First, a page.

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RNA. 2007 Jul;13(7):952-66. Epub 2007 May 18.

Evolution of the iron-responsive element.

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  • 1Department of Medical Biochemistry and Cell Biology, Institute of Biomedicine, Sahlgrenska Academy at Göteborg University, Göteborg, Sweden.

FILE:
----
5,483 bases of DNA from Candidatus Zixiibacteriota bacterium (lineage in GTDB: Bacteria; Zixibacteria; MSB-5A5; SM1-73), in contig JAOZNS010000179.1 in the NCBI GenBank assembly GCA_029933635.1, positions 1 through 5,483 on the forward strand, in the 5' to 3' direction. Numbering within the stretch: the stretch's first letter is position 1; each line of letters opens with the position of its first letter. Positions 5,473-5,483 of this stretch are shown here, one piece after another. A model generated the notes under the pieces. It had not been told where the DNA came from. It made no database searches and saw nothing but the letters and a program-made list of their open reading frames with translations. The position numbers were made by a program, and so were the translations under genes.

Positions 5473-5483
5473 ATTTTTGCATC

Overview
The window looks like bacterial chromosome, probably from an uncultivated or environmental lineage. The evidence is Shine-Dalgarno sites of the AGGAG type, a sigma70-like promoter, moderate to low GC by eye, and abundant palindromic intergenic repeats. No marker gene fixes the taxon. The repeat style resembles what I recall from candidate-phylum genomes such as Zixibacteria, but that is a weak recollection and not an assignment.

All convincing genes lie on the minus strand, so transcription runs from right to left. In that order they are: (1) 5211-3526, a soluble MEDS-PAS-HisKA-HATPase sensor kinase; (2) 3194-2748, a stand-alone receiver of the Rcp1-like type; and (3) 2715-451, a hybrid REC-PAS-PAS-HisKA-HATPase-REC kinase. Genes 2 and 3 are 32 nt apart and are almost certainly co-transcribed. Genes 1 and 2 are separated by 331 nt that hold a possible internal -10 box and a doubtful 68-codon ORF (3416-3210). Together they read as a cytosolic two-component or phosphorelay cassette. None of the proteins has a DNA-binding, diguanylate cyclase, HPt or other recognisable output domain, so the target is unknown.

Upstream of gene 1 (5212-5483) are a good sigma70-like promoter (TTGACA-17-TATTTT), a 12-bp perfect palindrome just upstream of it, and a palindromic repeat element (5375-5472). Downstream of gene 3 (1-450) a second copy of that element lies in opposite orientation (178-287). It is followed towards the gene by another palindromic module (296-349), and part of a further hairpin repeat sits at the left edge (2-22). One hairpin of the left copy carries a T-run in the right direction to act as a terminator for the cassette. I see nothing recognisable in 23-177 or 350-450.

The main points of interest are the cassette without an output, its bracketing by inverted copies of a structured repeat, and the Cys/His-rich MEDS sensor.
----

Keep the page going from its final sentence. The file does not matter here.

An RNA hairpin structure referred to as the iron-responsive element (IRE) and iron regulatory proteins (IRPs) are key players in the control of iron metabolism in animal cells. They regulate translation initiation or mRNA stability, and the IRE is found in a variety of mRNAs, such as those encoding ferritin, transferrin receptor (Tfr), erythroid aminolevulinic acid synthase (eALAS), mitochondrial aconitase (mACO), ferroportin, and divalent metal transporter 1 (DMT1). We have studied the evolution of the IRE by considering all mRNAs previously known to be associated with this structure and by computationally examining its occurrence in a large variety of eukaryotic organisms. More than 100 novel sequences together with approximately 50 IREs that were previously reported resulted in a comprehensive view of the phylogenetic distribution of this element. A comparison of the different mRNAs shows that the IREs of eALAS and mACO are found in chordates, those of ferroportin and Tfr1 are found in vertebrates, and the IRE of DMT1 is confined to mammals. In contrast, the IRE of ferritin occurs in a majority of metazoa including lower metazoa such as sponges and Nematostella (sea anemone). These findings suggest that the ferritin IRE represents the ancestral version of this type of translational control and that during the evolution of higher animals the IRE structure was adopted by other genes. On the basis of primary sequence comparison between different organisms, we suggest that some of these IREs developed by "convergent evolution" through stepwise changes in sequence, rather than by recombination events.

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